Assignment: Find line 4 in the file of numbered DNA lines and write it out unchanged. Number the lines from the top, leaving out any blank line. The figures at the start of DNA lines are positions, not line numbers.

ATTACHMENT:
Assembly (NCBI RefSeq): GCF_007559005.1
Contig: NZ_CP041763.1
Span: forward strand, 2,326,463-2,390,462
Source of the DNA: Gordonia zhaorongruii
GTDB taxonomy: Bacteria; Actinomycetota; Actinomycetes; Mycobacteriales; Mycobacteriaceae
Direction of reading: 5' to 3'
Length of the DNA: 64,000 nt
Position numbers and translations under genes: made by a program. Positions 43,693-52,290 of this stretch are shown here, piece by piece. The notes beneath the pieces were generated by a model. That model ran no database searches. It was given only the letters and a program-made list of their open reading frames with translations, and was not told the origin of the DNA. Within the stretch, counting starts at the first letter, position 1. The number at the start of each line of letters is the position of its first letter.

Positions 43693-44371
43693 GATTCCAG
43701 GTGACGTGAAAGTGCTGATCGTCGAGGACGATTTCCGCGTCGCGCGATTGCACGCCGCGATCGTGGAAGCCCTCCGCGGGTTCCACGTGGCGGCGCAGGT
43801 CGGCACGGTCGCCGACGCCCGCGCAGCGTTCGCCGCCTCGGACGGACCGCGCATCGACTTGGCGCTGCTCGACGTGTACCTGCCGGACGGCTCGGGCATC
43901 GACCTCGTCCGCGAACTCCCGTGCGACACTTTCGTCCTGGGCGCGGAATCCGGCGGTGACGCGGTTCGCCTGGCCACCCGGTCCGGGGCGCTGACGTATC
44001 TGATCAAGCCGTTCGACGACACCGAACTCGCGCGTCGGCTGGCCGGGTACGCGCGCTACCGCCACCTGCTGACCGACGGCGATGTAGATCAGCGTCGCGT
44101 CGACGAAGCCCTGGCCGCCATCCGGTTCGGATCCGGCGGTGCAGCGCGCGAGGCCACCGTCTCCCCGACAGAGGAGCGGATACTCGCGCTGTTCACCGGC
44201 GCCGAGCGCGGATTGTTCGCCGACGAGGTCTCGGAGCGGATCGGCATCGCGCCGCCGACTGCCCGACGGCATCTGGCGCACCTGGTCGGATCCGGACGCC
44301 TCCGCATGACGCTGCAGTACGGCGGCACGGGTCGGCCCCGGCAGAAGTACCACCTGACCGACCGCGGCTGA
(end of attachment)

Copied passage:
Source of the DNA: Gordonia zhaorongruii